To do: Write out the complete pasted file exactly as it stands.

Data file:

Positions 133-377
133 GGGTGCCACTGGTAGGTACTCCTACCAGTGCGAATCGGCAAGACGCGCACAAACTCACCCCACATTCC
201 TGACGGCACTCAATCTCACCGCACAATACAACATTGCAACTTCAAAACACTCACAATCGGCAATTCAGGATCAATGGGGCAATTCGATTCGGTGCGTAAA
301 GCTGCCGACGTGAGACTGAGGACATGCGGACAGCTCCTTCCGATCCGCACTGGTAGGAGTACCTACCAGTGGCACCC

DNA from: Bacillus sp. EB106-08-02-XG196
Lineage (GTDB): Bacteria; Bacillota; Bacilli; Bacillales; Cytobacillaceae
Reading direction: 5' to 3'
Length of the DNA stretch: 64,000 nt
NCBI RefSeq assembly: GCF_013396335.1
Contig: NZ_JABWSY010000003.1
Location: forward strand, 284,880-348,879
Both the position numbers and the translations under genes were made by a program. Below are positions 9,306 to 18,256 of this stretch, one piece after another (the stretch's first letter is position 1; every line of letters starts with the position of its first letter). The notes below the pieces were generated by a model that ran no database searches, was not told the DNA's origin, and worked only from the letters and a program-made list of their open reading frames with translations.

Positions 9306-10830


Positions 133-377
133 GGGTGCCACTGGTAGGTACTCCTACCAGTGCGAATCGGCAAGACGCGCACAAACTCACCCCACATTCC
201 TGACGGCACTCAATCTCACCGCACAATACAACATTGCAACTTCAAAACACTCACAATCGGCAATTCAGGATCAATGGGGCAATTCGATTCGGTGCGTAAA
301 GCTGCCGACGTGAGACTGAGGACATGCGGACAGCTCCTTCCGATCCGCACTGGTAGGAGTACCTACCAGTGGCACCC

DNA from: Bacillus sp. EB106-08-02-XG196
Lineage (GTDB): Bacteria; Bacillota; Bacilli; Bacillales; Cytobacillaceae
Reading direction: 5' to 3'
Length of the DNA stretch: 64,000 nt
NCBI RefSeq assembly: GCF_013396335.1
Contig: NZ_JABWSY010000003.1
Location: forward strand, 284,880-348,879
Both the position numbers and the translations under genes were made by a program. Below are positions 9,306 to 18,256 of this stretch, one piece after another (the stretch's first letter is position 1; every line of letters starts with the position of its first letter). The notes below the pieces were generated by a model that ran no database searches, was not told the DNA's origin, and worked only from the letters and a program-made list of their open reading frames with translations.

Positions 9306-10830